|Publication number||US6884384 B2|
|Application number||US 09/965,558|
|Publication date||Apr 26, 2005|
|Filing date||Sep 27, 2001|
|Priority date||Sep 27, 2001|
|Also published as||US20030080477|
|Publication number||09965558, 965558, US 6884384 B2, US 6884384B2, US-B2-6884384, US6884384 B2, US6884384B2|
|Inventors||Gary Brian Merrill, Jay Edgar Lane, Curtis Gosik|
|Original Assignee||Siemens Westinghouse Power Corporation|
|Export Citation||BiBTeX, EndNote, RefMan|
|Patent Citations (19), Referenced by (16), Classifications (44), Legal Events (6)|
|External Links: USPTO, USPTO Assignment, Espacenet|
This invention was made with government support under NIST Cooperative Agreement 70NANB9H3037. The government of the United States of America has certain rights in this invention pursuant to that contract.
1. Field of the Invention
The present invention relates to a method of making high temperature, erosion resistant materials that are used in high temperature environments.
2. Background Information
Most components of combustion turbines are operated at very high temperatures and often require the use of specialized coatings/inserts to protect underlying supporting materials. These specialized coating/inserts include thermal barrier coatings (TBCs), turbine blade tip inserts, and abradable seals disposed opposite the turbine blade tips.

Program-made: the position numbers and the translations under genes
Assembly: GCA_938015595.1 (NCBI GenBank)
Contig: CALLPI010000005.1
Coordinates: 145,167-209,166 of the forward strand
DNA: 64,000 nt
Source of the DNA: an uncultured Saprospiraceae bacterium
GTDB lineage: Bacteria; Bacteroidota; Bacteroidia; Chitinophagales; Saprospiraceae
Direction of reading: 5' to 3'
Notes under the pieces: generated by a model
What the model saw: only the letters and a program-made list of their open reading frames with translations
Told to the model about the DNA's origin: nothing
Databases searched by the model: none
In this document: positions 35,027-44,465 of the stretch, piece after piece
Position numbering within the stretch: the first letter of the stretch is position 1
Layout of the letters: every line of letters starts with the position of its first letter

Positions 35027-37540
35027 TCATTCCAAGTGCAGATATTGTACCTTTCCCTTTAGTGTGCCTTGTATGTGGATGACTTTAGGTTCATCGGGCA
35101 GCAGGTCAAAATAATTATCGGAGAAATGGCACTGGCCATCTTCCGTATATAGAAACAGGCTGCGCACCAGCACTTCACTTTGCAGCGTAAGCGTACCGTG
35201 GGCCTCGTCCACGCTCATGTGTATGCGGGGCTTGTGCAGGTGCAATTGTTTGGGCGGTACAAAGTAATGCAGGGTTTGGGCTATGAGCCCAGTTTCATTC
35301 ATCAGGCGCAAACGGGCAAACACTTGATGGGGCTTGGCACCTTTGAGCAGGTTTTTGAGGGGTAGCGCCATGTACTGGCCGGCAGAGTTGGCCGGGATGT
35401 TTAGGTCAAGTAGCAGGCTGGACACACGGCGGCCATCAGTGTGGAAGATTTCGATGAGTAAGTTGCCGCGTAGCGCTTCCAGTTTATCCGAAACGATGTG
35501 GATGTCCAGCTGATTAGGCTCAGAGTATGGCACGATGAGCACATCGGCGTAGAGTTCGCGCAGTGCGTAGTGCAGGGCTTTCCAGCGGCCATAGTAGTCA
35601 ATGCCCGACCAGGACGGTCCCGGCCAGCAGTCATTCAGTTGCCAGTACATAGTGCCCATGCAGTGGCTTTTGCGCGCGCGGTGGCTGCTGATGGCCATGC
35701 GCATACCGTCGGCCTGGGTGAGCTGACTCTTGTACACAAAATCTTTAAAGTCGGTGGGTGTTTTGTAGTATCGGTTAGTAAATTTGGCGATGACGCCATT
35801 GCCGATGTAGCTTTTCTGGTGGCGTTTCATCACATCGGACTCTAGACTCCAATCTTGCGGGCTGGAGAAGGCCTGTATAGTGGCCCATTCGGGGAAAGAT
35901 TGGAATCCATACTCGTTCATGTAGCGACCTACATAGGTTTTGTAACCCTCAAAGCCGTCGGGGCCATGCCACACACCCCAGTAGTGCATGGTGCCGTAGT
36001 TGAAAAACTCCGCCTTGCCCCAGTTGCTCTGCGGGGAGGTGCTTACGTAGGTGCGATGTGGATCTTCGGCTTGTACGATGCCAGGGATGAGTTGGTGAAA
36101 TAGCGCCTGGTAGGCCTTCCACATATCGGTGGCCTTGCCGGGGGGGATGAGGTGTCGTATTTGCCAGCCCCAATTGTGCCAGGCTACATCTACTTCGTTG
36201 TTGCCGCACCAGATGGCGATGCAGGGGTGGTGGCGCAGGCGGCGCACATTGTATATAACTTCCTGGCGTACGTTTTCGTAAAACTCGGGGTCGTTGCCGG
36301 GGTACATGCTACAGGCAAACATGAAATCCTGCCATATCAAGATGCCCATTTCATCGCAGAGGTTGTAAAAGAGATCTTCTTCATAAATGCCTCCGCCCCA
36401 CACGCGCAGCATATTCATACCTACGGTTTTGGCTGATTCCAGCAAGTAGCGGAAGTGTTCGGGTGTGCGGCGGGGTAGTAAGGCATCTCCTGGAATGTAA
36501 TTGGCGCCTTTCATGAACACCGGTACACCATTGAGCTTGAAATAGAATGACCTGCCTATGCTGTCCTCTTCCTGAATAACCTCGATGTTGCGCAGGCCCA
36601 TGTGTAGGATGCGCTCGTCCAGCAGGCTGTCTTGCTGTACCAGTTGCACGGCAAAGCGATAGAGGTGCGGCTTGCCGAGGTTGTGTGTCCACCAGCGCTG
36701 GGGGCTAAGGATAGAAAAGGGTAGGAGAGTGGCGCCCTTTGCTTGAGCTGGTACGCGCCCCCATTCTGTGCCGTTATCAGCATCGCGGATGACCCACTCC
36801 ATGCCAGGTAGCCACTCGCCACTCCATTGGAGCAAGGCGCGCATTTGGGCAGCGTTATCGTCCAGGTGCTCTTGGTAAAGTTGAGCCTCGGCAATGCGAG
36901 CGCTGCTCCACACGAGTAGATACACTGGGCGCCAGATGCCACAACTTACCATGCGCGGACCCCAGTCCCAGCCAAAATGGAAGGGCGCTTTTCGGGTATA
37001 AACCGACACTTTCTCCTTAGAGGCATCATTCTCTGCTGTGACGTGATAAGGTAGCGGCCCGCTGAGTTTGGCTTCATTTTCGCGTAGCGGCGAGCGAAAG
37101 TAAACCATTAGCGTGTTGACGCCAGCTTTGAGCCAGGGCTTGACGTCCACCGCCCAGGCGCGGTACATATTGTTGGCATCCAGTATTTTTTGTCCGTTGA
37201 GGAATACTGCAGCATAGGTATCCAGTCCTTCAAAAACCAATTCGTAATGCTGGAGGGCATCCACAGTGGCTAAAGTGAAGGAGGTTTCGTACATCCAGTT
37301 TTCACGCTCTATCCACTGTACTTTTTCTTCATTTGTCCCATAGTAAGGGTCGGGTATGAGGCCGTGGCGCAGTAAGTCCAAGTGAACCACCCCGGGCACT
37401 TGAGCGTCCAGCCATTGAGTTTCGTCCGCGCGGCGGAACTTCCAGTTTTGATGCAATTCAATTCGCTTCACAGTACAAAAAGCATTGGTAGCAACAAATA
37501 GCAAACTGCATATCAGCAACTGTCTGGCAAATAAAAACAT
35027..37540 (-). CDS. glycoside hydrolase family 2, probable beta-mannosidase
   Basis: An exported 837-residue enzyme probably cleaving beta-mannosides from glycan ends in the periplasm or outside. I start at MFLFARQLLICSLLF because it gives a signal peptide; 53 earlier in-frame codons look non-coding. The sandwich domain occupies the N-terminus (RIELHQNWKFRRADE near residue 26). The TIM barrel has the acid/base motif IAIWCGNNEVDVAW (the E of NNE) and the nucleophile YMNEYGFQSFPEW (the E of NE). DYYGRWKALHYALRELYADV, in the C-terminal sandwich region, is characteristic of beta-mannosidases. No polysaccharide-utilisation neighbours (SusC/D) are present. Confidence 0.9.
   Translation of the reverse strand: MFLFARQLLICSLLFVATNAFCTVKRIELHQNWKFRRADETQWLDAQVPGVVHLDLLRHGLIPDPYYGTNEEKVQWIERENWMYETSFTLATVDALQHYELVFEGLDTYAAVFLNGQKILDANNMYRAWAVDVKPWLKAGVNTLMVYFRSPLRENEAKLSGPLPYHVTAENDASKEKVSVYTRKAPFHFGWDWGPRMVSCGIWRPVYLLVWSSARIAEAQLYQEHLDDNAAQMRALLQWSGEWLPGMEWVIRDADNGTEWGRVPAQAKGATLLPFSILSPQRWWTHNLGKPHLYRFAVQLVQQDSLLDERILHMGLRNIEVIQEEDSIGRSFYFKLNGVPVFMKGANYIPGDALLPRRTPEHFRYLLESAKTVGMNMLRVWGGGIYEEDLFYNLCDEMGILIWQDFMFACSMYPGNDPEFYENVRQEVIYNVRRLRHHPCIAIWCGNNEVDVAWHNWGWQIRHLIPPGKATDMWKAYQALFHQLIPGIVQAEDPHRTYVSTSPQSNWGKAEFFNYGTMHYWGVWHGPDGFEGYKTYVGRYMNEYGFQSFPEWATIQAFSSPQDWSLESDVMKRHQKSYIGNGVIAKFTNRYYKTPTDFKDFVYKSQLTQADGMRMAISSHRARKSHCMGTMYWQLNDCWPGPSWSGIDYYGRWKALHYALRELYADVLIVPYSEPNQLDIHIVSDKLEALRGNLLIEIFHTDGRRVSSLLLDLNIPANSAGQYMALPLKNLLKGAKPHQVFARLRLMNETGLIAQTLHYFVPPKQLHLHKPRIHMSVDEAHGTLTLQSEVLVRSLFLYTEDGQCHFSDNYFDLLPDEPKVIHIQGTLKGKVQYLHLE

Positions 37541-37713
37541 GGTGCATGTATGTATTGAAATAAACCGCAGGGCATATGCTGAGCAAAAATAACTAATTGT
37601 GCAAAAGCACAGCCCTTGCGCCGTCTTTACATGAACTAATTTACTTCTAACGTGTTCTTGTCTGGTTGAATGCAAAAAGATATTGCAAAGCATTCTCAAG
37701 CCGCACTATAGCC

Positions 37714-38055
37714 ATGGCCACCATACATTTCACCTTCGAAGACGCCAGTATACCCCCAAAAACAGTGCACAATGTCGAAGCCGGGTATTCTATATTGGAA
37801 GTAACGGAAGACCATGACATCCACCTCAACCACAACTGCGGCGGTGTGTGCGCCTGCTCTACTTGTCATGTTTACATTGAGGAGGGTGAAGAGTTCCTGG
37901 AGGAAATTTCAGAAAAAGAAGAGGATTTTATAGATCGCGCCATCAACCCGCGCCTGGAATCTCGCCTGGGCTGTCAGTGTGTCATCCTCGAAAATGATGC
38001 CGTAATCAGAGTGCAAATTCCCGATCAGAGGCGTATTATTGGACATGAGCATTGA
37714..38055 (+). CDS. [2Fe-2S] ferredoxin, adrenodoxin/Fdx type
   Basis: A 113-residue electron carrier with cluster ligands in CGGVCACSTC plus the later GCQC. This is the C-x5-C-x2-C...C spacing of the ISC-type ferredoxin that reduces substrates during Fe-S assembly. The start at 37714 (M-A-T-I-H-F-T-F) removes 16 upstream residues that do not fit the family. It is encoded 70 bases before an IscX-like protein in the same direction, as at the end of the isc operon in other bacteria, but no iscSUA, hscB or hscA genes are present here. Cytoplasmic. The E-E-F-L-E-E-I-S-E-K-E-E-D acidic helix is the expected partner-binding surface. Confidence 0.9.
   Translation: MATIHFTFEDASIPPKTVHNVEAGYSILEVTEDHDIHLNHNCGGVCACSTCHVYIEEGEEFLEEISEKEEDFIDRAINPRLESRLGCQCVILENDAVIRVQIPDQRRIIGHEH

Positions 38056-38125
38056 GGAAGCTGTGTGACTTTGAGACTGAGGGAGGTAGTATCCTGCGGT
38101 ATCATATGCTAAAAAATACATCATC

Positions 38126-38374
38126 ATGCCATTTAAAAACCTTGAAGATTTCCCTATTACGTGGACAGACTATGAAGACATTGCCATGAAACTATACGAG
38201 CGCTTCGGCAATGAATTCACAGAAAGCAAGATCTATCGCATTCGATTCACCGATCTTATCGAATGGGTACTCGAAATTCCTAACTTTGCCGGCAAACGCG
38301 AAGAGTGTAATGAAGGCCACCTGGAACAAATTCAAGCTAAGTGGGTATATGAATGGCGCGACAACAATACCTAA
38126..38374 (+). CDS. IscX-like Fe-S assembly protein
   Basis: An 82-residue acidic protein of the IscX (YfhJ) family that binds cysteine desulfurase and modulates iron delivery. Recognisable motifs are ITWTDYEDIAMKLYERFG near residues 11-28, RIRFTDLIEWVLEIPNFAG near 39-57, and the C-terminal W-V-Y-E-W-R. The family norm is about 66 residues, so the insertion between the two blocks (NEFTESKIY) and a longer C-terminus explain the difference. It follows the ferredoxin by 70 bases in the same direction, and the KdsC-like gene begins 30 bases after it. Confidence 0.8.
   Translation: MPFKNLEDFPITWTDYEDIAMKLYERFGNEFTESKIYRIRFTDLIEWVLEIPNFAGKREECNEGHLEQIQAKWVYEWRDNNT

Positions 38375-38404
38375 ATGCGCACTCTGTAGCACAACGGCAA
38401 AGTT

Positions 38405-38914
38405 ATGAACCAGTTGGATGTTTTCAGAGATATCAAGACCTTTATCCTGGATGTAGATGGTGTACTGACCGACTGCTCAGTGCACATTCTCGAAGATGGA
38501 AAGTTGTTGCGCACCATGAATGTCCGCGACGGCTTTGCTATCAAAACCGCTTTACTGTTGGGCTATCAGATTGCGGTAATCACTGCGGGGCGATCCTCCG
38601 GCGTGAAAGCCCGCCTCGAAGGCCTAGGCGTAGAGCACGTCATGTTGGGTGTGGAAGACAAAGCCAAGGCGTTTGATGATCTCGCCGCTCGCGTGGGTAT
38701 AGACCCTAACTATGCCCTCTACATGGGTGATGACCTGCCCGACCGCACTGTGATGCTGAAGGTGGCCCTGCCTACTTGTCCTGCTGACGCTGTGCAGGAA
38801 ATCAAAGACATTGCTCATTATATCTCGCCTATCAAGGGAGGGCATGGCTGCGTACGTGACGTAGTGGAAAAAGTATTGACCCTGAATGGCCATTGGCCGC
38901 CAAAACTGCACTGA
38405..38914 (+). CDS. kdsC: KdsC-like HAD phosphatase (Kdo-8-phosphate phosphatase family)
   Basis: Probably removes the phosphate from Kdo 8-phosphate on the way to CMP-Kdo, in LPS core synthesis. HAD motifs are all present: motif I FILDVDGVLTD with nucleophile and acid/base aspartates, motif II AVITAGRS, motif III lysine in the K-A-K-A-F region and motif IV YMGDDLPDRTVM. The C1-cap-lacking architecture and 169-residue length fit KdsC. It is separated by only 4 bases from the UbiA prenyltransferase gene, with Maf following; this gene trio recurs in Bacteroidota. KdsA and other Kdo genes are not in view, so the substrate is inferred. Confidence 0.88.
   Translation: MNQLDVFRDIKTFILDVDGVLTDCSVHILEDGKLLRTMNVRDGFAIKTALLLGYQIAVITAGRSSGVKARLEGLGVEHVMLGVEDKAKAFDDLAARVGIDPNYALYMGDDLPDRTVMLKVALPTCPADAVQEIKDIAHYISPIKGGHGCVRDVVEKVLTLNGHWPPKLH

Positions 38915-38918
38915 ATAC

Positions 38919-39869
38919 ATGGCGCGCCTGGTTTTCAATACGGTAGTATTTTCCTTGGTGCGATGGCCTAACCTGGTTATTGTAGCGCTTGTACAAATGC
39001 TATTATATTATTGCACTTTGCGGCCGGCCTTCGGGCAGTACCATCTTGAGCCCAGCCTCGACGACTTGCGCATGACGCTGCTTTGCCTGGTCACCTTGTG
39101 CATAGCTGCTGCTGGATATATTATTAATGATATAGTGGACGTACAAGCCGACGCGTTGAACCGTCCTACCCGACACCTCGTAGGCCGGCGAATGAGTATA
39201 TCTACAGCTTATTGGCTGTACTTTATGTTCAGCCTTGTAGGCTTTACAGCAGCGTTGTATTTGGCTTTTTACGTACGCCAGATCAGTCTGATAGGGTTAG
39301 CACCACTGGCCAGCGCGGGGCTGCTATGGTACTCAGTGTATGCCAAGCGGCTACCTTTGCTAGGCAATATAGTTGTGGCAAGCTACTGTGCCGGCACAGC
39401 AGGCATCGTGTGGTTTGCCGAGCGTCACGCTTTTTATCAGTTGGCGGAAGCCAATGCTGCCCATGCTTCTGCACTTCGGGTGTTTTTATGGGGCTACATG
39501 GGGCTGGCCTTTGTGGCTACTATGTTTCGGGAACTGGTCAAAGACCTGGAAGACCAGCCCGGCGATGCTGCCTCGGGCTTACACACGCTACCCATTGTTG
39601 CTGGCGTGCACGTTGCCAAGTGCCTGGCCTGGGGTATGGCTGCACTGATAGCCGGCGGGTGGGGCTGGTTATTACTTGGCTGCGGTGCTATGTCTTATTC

Conventional TBCs typically comprise a thin layer of a ceramic material covering an alloy. In many applications, the coatings must be resistant to extremely high temperature, erosion resistant. These materials may also be used as an abradable material. An example of an abradable material is turbine ring seal segments, which fit with tight tolerances against the tips of turbine blades, must withstand erosion and must preferentially wear or abrade in order to reduce damage to the turbine blades, and form a tight seal with the turbine blade. Protective coating system can include several layers including a metallic bond or barrier coating of MCrAlY having an alumina scale and, for example, a columnar yttria stabilized zirconia thermal barrier, which can be further coated by an erosion resistant layer of alumina or silicon carbide, applied by physical vapor deposition techniques.